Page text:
One of Canada’s top durum customers is trying to reduce its reliance on imports, according to a U.S. Department of Agriculture report.
“The government of Algeria’s goal to reduce durum as well as bread wheat imports remains a top priority,” stated the report.
However, a poor harvest will still force the country to buy some wheat in the short-term to fulfill domestic demand and maintain stocks, said the USDA.
It is forecasting Algeria will import five million tonnes of wheat and durum in 2021-22, down from 6.5 million tonnes this year and a peak of 8.4 million tonnes in 2016-17.
Daniel Ramage, director of market development with Cereals Canada, said Algeria is a key customer for Canadian durum, averaging about 900,000 tonnes of imports per year in the past five years.
In some years it is Canada’s top buyer, such as in 2019 when it purchased one million tonnes of the crop.
“It’s a critical market for Canadian durum,” said Ramage.
Algeria is also a big producer of durum and wants to bolster domestic supplies of the crop and wean itself off of imports for food security reasons.
Durum is used to make couscous, which is a staple food ingredient in the Middle East and North Africa.
Algeria’s durum production has climbed to three million tonnes from two million tonnes a few years ago as the government invests in irrigation infrastructure, promotes the use of certified seed and brings new land into production.
As a result, the government is having some success with the policy. However, Ramage thinks there will still be room for imports.
“An important thing to keep in mind about Algeria is that that production can be volatile because of the climate and the geography of the country,” he said.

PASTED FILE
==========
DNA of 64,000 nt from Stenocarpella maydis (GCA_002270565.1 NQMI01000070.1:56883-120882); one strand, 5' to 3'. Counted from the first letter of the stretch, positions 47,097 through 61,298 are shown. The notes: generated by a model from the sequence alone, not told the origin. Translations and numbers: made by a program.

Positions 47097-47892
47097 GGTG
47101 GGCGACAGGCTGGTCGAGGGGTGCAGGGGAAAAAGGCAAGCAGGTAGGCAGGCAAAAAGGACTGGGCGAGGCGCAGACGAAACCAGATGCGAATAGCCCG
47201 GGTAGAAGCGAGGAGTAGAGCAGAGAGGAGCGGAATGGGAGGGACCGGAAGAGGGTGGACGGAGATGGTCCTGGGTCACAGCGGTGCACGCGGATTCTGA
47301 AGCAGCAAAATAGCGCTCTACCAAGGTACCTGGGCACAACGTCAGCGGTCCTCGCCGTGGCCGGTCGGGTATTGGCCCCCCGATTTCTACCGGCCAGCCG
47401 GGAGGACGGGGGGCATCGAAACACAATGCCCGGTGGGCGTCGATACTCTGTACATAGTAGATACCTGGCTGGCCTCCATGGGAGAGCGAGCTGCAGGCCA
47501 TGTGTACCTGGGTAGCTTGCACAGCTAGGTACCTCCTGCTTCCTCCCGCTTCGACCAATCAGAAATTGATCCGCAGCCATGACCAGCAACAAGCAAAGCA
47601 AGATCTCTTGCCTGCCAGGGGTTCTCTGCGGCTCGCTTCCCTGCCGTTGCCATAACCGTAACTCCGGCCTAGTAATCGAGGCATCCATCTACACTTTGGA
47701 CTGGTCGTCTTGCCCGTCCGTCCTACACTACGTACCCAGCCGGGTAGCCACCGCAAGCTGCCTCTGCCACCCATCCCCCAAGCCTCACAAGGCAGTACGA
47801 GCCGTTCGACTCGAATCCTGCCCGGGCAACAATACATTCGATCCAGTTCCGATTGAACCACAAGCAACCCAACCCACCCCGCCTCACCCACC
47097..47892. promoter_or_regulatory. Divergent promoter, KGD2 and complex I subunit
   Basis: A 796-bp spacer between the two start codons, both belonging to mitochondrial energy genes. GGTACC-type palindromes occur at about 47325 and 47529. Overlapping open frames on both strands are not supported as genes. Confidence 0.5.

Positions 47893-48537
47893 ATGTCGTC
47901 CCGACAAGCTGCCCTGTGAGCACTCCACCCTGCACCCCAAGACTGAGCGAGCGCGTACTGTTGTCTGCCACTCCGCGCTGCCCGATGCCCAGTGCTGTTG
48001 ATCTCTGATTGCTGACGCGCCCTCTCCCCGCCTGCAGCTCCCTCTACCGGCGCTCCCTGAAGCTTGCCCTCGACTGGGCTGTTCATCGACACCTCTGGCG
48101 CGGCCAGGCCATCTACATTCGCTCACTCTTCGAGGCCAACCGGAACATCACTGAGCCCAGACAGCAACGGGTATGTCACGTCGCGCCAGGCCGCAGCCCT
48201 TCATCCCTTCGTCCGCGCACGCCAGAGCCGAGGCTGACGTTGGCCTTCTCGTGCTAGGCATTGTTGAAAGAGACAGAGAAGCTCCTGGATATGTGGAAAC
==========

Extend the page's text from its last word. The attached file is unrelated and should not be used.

He suspects the declining import volumes in recent years is partially due to Algeria’s increased production but also due to the country’s slumping economy caused by low oil prices.
One thing working in Canada’s favour is Algeria’s rapid population growth, which is expanding at two percent per year.
“Imports will be needed to continue filling the gap,” he said.
There is also a strong preference for Canadian durum in that market because of its superior quality and golden yellow colour.
“I could see import demand softening somewhat, but I think it will still continue to be a very significant market for Canada for the foreseeable future,” said Ramage.
The Algerian government also intends to eliminate subsidies given to durum and wheat millers, forcing them to buy the products at market prices.
Ramage thinks that is another positive development for imported product because it will soon be on a level playing field with domestically produced durum and wheat.
Algeria is getting rid of the subsidies to reduce costs during the economic slowdown.
Another encouraging development for exporters is that Italy resurfaced as the top market for Canadian durum in 2020 despite the country’s controversial country-of-origin labelling laws.
Italy purchased 1.59 million tonnes of the crop. The next biggest customer was Morocco at 1.07 million tonnes.
Ramage said Italy was in the market in a big way because Canada produced a large and top-notch quality crop, while Europe’s production was down.
However, Italy’s COOL rules still remain a threat to Canada in years when Italy and its neighbouring countries harvest big crops.